When you’re printing a 50 page worksheet, you want to hold onto the printed pages very carefully. If you don’t the entire project is prone to disaster as it is all too easy for the pages to get out of order and it’s nearly impossible to sort out the mess. So, either staple them very quickly or use the header and footer tool in Excel to add page numbers to all your pages.

Of course, while page numbers are one of the most common things you might put in a header or footer it isn’t the only thing. You can add everything from the date to your company’s logo.

To add a header or footer that will print on every page of an Excel workbook, choose View > Header and Footer in Excel 2003 or, in Excel 2007 choose Insert tab > Header & Footer. In Excel 2003 you can select from a range of preset headers and footers which are configured using typical combinations of items usually used in headers or footers – for example, sheet and worksheet names, page numbers, filename and folders.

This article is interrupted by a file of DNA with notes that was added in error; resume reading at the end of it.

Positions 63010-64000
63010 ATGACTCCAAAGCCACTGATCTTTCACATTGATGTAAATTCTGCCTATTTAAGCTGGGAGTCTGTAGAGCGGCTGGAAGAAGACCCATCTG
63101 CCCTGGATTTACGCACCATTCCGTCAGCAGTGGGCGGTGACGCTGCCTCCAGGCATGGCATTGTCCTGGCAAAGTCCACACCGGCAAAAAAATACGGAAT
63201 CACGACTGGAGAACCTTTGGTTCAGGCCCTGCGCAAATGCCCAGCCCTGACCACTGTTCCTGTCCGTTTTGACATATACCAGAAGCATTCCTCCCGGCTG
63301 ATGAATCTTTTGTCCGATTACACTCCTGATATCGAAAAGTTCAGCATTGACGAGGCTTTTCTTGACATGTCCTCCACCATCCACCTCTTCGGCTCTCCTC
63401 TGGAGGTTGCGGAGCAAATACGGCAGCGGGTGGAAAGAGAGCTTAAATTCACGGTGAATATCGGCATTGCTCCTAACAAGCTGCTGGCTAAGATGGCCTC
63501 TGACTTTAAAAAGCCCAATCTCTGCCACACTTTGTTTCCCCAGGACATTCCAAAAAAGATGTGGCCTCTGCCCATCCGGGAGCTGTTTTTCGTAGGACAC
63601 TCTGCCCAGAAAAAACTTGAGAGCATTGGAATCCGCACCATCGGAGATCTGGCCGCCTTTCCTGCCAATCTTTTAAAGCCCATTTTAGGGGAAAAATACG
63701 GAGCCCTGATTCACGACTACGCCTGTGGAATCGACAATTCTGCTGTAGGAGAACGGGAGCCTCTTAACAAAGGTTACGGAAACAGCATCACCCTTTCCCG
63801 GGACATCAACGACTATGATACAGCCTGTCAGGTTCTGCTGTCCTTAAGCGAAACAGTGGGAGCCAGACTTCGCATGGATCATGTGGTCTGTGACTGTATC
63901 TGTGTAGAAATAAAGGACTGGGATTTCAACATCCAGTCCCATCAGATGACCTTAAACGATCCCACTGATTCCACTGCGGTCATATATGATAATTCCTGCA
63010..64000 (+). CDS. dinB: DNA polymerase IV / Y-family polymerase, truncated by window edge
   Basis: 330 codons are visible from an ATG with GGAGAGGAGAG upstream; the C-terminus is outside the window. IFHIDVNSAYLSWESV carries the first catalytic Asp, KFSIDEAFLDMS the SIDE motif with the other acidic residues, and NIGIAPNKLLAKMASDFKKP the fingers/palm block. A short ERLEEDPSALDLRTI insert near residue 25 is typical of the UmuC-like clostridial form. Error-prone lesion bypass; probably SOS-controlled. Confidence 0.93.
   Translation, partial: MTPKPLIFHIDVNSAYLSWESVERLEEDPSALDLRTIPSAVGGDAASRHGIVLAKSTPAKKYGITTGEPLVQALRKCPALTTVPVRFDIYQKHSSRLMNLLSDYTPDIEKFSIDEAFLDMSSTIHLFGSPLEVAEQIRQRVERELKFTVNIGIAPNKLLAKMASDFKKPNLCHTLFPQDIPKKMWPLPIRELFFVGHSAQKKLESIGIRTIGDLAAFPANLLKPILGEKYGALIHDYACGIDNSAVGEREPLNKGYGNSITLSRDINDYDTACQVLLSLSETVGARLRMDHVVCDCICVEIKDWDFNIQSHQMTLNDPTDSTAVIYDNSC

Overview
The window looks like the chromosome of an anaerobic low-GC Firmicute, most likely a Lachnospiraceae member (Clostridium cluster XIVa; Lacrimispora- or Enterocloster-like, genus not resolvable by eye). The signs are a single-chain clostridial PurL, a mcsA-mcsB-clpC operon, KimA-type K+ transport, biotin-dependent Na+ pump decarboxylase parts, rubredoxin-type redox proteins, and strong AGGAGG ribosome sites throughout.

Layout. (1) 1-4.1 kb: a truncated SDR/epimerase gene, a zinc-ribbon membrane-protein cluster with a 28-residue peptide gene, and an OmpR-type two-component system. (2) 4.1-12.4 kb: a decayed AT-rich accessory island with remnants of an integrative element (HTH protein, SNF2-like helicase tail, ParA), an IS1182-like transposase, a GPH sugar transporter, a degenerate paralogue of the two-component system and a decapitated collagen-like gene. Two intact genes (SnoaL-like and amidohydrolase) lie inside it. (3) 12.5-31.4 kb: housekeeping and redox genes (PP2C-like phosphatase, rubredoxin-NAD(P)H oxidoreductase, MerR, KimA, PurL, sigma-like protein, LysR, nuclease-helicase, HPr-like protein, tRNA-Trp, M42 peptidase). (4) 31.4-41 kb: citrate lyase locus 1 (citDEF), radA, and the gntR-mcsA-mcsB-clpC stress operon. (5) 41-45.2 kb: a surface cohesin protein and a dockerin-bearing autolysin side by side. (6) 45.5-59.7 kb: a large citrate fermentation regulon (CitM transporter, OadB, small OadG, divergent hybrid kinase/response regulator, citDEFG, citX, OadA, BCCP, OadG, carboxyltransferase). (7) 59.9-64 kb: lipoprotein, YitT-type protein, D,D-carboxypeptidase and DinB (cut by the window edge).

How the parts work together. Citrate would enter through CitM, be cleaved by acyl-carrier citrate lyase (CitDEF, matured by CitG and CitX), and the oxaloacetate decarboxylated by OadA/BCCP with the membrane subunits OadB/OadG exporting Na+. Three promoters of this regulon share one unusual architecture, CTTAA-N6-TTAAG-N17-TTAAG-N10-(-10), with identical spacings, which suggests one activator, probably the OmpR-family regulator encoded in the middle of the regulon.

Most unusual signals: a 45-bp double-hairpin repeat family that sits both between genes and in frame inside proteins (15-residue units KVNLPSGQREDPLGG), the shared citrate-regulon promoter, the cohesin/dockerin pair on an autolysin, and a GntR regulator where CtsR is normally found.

If you’d prefer to create your own headers and footers, click the Custom Header or Custom Footer button and create your own design – this is the way you create a header or footer in Excel 2007 too.

Click in the Left, Center or Right areas of the dialog to place information at any of these places on the page. In Excel 2003 the buttons you can select from to add preset information aren’t labelled but you can usually tell what they are. From left to right, they let you change the font used, insert the page number, number of pages, date, time, filename and folder, filename, sheet name, and an image. In Excel 2007 they are labelled.

When adding an image to a header or a footer, make sure it is small enough to fit in the header area – there’s no tool in this dialog to resize the image if it’s too big. When you’re done, check the header by selecting Print Preview.

Helen Bradley